Beating the bottlenecks: the power of analytics in manufacturing
Ruban Phukan, Co-founder and Chief Product and Analytics Officer at Progress DataRPM, discusses the age-old battle with bottlenecks and the role of predictive analytics in manufacturing.
The issues surrounding bottlenecks in manufacturing are well documented. From production delays, overstock, increased pressure from customers and beyond, the problems caused by a sudden, unforeseen limitation in capacity can be devastating for any business in the industry. With this in mind, Manufacturing Global speaks to former Yahoo data scientist and leading light at Progress DataRPM, Ruban Phukan, about the use of predictive maintenance models and how they can help establish a fail-proof environment.
Getting to the heart of the problem
As a former member of the Yahoo data analysis team, Phukan is well versed in the complications surrounding the use of big data. “I was part of the first data science team that was created at Yahoo many years back,” he says. “The big learning there was that data science is very hard to scale, manually, for large organisations. What we realised is that the only way to really solve the data science problem, in a manner that can add value to a business, is to automate the processes that go behind that data analysis.”
Moving on from Yahoo, Phukan started his own vertical search engine business, using machine learning to understand user behaviour, specifically dealing in predictive analytics. After selling it on he went into business with his current co-founders, which is where he picks up the story of ProgressDataRPM and how it is making strides towards, among many other things, tackling bottlenecks.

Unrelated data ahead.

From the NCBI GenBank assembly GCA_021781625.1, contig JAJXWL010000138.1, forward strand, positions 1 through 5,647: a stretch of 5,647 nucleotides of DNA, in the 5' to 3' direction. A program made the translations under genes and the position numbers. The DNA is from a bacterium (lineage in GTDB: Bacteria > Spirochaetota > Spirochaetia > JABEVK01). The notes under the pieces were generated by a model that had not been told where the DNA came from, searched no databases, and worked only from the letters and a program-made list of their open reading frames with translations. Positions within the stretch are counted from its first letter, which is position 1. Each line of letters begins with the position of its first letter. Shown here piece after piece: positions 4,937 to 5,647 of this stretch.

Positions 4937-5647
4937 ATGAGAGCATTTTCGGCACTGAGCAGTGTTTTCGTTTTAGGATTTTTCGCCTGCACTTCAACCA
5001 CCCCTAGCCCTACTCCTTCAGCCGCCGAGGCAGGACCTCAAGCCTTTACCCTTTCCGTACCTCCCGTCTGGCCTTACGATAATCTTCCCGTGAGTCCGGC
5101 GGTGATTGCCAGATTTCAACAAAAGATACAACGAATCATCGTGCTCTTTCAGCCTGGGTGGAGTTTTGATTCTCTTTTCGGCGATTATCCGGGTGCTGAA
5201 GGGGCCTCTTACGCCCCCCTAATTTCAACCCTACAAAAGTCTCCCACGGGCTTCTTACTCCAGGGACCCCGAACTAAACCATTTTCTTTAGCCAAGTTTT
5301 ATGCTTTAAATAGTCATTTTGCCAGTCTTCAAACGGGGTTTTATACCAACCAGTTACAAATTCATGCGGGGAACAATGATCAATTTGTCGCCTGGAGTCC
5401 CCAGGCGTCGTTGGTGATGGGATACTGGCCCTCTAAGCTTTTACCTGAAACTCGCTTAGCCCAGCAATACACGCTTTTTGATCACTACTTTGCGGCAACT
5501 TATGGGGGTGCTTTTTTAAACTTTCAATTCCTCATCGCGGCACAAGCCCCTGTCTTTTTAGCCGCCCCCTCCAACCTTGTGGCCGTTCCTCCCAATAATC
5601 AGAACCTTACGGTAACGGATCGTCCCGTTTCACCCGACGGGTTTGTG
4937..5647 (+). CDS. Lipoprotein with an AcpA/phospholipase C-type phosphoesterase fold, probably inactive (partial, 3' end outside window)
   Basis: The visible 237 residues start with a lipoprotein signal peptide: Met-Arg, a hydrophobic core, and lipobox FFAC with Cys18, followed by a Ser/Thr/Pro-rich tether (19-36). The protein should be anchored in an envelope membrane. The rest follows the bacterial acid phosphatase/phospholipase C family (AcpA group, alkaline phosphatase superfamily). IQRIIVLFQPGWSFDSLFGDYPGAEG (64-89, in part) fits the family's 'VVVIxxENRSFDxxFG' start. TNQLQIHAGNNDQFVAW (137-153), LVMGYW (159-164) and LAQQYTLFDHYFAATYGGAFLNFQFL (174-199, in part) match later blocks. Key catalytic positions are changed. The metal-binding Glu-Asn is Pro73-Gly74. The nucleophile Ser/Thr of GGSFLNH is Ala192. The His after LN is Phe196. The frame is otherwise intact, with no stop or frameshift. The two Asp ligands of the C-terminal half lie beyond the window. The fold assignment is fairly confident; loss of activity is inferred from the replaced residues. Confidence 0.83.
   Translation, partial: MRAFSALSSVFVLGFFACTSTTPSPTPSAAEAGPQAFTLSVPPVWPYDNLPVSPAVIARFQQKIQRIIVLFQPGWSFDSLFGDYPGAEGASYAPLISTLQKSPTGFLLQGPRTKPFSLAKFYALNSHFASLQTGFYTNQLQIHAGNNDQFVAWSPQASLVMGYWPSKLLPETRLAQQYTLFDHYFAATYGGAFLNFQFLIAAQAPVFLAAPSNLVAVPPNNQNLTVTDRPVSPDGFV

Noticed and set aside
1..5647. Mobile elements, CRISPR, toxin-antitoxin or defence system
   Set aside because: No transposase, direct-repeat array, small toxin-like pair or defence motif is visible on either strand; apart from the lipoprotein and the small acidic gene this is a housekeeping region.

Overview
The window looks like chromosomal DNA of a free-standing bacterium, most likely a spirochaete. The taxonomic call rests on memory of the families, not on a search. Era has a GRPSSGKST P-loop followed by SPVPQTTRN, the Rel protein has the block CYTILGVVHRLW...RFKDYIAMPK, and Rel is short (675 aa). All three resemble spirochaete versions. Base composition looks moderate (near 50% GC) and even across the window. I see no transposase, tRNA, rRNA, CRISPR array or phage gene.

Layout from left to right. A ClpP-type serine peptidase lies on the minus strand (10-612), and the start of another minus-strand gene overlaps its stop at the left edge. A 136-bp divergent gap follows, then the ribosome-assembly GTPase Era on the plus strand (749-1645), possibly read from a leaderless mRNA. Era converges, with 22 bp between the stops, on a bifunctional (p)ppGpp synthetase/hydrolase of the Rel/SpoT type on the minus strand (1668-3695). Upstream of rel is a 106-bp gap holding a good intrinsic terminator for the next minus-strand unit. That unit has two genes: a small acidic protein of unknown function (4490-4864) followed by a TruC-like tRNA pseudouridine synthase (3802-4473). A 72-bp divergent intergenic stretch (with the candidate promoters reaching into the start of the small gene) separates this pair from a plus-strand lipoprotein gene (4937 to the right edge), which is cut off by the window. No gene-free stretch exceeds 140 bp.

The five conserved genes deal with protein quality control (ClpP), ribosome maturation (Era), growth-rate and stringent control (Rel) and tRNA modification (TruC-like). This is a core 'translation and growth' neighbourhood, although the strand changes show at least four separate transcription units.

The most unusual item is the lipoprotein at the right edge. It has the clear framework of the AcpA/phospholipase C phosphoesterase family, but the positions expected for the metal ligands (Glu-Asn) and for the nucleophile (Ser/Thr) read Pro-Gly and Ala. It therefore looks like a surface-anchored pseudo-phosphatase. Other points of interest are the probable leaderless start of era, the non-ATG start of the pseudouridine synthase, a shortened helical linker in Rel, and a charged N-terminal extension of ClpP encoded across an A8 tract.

“When we first got together we realised there was a huge amount of digital data that was being generated, but the problem remained the same: it can’t be solved manually. There are just not enough data scientists. Even with the huge amount of data out there, the kind of value businesses were getting out of it doesn’t justify the ROI,” he says.
“So, we started saying ‘can we create a platform that makes data science processes seamless and automated?’ We wanted businesses to be able to leverage best practice, apply it to their problems and solve it at scale.”
Advances in machine learning
With the advance in the technological capability of machine learning, Phukan and his co-founders were able to address the sheer volume of data and information available to their clients in a way that wasn’t possible before. Crucially, for manufacturing businesses, this meant they could also initiate a positive impact on things such as the production line.
“For example, with things like sensors being enabled, it helps us understand at a very detailed level, the normal functioning of a machine under different operating and environmental conditions. We can then assess how this affects a machine’s health and consequently what this does to the production line, in terms of efficiency,” he tells us.